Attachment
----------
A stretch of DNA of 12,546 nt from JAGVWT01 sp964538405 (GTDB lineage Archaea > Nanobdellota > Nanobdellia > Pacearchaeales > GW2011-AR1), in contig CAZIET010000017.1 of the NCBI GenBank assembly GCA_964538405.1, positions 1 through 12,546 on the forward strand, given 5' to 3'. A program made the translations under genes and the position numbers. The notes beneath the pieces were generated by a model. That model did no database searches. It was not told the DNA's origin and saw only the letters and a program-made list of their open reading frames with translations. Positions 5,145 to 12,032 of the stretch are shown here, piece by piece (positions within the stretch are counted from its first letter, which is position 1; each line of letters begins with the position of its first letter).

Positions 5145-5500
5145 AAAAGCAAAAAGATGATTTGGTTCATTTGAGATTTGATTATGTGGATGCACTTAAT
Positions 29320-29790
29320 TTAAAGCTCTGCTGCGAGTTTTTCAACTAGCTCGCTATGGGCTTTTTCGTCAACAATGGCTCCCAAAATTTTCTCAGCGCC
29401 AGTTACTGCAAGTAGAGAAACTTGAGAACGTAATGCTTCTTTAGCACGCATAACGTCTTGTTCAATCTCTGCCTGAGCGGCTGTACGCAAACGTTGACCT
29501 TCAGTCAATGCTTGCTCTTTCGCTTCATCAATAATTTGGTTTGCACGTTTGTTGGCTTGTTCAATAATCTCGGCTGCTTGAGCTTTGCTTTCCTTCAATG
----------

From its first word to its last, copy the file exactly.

A stretch of DNA of 12,546 nt from JAGVWT01 sp964538405 (GTDB lineage Archaea > Nanobdellota > Nanobdellia > Pacearchaeales > GW2011-AR1), in contig CAZIET010000017.1 of the NCBI GenBank assembly GCA_964538405.1, positions 1 through 12,546 on the forward strand, given 5' to 3'. A program made the translations under genes and the position numbers. The notes beneath the pieces were generated by a model. That model did no database searches. It was not told the DNA's origin and saw only the letters and a program-made list of their open reading frames with translations. Positions 5,145 to 12,032 of the stretch are shown here, piece by piece (positions within the stretch are counted from its first letter, which is position 1; each line of letters begins with the position of its first letter).

Positions 5145-5500
5145 AAAAGCAAAAAGATGATTTGGTTCATTTGAGATTTGATTATGTGGATGCACTTAAT
Positions 29320-29790
29320 TTAAAGCTCTGCTGCGAGTTTTTCAACTAGCTCGCTATGGGCTTTTTCGTCAACAATGGCTCCCAAAATTTTCTCAGCGCC
29401 AGTTACTGCAAGTAGAGAAACTTGAGAACGTAATGCTTCTTTAGCACGCATAACGTCTTGTTCAATCTCTGCCTGAGCGGCTGTACGCAAACGTTGACCT
29501 TCAGTCAATGCTTGCTCTTTCGCTTCATCAATAATTTGGTTTGCACGTTTGTTGGCTTGTTCAATAATCTCGGCTGCTTGAGCTTTGCTTTCCTTCAATG